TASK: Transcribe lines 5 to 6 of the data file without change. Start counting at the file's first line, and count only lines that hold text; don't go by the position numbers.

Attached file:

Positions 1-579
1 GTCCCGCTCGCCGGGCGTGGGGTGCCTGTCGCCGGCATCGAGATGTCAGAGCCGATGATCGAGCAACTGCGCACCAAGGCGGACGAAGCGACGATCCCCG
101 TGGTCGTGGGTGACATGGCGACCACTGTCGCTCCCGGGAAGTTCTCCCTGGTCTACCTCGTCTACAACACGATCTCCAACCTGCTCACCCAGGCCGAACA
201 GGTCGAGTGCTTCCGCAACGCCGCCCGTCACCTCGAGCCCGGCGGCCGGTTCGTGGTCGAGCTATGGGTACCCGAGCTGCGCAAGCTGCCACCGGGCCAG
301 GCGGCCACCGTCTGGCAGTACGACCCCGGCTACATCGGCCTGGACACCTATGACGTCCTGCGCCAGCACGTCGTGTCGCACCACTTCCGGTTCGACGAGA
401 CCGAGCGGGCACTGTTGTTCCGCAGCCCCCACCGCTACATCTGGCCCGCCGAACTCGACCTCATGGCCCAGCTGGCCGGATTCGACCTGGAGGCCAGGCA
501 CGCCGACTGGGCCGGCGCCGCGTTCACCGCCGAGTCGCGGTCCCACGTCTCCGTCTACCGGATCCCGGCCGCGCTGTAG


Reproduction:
301 GCGGCCACCGTCTGGCAGTACGACCCCGGCTACATCGGCCTGGACACCTATGACGTCCTGCGCCAGCACGTCGTGTCGCACCACTTCCGGTTCGACGAGA
401 CCGAGCGGGCACTGTTGTTCCGCAGCCCCCACCGCTACATCTGGCCCGCCGAACTCGACCTCATGGCCCAGCTGGCCGGATTCGACCTGGAGGCCAGGCA